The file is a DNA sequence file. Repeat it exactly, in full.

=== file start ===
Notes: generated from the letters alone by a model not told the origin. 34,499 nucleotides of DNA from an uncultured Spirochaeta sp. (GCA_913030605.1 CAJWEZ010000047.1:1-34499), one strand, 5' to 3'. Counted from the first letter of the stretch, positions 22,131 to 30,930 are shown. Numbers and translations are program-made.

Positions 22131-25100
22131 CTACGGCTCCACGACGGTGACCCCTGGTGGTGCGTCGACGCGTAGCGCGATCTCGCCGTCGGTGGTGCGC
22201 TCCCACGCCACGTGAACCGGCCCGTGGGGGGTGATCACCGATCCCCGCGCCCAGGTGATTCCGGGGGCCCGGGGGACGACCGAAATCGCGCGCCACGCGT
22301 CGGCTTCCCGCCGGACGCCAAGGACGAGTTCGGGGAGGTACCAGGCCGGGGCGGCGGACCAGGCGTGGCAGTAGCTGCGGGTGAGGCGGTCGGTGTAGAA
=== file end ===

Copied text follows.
Notes: generated from the letters alone by a model not told the origin. 34,499 nucleotides of DNA from an uncultured Spirochaeta sp. (GCA_913030605.1 CAJWEZ010000047.1:1-34499), one strand, 5' to 3'. Counted from the first letter of the stretch, positions 22,131 to 30,930 are shown. Numbers and translations are program-made.

Positions 22131-25100
22131 CTACGGCTCCACGACGGTGACCCCTGGTGGTGCGTCGACGCGTAGCGCGATCTCGCCGTCGGTGGTGCGC
22201 TCCCACGCCACGTGAACCGGCCCGTGGGGGGTGATCACCGATCCCCGCGCCCAGGTGATTCCGGGGGCCCGGGGGACGACCGAAATCGCGCGCCACGCGT
22301 CGGCTTCCCGCCGGACGCCAAGGACGAGTTCGGGGAGGTACCAGGCCGGGGCGGCGGACCAGGCGTGGCAGTAGCTGCGGGTGAGGCGGTCGGTGTAGAA